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Power Plant - 140 MW

Disciplines:

Bath Engineering Corporation performed a study for Enron Middle East to evaluate the commissioning and subsequent operation of the Gaza Power Generating Company’s 140MW combined cycle power plant and the transmission/distribution system.  The 140MW power plant supplies electrical energy to the Gaza Strip through two 220/22kV step-down transformers at the power plant site and through two 220/22kV remote substations. The two remote substations are connected to the power plant through two 220kV transmission lines. There are 16 22kV distribution feeders serving the area.

Bath performed power flow, short circuit, protective relay coordination, and insulation coordination studies for the 220kV transmission system and for the 22kV distribution system. Using the results of these studies, Bath evaluated the proposed design of the transmission and distribution system and the proposed protective relay schemes. The Gaza Strip power plant and electric power system were designed to European standards and operate at 50Hz. Bath determined that the proposed design would, for the most part, result in operating conditions consistent with accepted electric utility practices. Where the design was found to be inadequate, Bath recommended corrective action. For example, Bath recommended the construction of five miles of additional 22kV distribution circuits and modifications to the reclosing control circuits on the 22kV breakers at the power plant.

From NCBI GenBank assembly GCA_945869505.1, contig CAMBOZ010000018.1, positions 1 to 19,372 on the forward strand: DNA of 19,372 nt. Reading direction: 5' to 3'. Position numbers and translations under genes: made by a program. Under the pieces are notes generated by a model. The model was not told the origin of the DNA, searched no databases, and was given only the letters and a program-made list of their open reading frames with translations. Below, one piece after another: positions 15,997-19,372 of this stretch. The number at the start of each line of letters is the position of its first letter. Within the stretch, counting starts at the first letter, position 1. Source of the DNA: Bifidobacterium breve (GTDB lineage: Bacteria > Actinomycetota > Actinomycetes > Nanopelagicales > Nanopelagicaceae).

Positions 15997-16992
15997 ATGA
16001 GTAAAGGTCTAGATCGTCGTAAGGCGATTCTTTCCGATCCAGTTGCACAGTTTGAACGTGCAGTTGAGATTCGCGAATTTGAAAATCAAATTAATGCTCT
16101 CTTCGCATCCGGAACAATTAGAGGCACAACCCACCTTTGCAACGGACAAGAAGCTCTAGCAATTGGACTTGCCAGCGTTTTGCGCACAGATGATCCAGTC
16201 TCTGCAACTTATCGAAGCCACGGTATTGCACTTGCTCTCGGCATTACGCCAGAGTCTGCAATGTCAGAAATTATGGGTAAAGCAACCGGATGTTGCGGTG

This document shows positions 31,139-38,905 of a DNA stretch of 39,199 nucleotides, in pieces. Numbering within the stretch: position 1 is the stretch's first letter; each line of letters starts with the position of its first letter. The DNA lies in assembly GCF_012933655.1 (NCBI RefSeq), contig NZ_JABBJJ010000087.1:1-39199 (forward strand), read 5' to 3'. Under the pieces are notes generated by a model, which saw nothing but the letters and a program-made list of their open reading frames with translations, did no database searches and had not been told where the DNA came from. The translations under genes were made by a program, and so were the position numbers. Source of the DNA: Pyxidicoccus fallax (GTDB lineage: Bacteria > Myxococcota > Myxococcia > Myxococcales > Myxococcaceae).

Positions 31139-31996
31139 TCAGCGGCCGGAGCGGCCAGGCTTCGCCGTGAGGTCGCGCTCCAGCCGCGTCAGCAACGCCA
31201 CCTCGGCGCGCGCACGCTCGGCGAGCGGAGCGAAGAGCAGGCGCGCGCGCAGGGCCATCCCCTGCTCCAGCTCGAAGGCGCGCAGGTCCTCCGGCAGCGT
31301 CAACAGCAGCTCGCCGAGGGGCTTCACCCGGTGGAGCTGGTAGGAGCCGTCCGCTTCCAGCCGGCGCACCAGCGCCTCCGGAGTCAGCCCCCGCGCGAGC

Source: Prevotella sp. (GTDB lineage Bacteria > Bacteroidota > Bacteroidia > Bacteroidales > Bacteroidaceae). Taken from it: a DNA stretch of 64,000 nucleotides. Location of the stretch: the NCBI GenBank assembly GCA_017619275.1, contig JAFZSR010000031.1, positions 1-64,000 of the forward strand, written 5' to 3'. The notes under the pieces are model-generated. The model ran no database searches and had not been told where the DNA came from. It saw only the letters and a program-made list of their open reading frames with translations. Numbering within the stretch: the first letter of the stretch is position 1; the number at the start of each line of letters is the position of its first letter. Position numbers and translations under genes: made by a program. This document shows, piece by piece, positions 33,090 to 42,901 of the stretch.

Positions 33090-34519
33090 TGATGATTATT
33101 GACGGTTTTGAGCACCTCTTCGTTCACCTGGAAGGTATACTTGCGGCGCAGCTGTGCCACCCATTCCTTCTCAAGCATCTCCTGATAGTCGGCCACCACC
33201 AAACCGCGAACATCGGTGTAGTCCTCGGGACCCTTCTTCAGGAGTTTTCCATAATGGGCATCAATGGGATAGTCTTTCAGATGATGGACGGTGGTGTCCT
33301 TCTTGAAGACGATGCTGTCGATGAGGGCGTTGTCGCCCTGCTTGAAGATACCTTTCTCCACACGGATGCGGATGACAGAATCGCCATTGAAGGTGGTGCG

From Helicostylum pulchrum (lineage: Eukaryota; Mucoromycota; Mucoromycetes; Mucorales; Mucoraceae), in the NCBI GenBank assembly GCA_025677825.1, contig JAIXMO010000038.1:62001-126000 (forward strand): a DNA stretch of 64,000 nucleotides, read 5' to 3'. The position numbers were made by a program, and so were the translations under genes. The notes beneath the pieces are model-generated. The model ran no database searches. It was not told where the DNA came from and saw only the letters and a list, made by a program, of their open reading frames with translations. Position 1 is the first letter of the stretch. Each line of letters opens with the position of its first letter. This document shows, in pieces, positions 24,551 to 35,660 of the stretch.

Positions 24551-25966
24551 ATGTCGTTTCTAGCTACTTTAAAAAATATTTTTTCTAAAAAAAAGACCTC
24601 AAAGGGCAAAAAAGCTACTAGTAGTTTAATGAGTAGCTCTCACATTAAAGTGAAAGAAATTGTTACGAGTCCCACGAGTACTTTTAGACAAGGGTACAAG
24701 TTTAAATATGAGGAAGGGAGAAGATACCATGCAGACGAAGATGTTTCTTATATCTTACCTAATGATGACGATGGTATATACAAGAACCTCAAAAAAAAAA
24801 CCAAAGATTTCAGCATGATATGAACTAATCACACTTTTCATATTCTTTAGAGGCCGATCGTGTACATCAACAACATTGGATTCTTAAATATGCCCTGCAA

As part of its work, Bath provided detailed construction and switching work steps to synchronously tie the 140MW power station to the Israeli electric power system during initial start-up of the power plant. Bath instructed that two existing Israeli power system 22kV distribution feeders be extended onto the new power plant site to provide start-up power through two 22kV distribution feeders, then to the Gaza Power Generating Company’s power plant 22kV buses, up to the 220kV buses, and then down to the low side (11kV) of the generator step-up transformers. Once the 11kV generator buses were made hot, the generators could be synchronized onto the power system.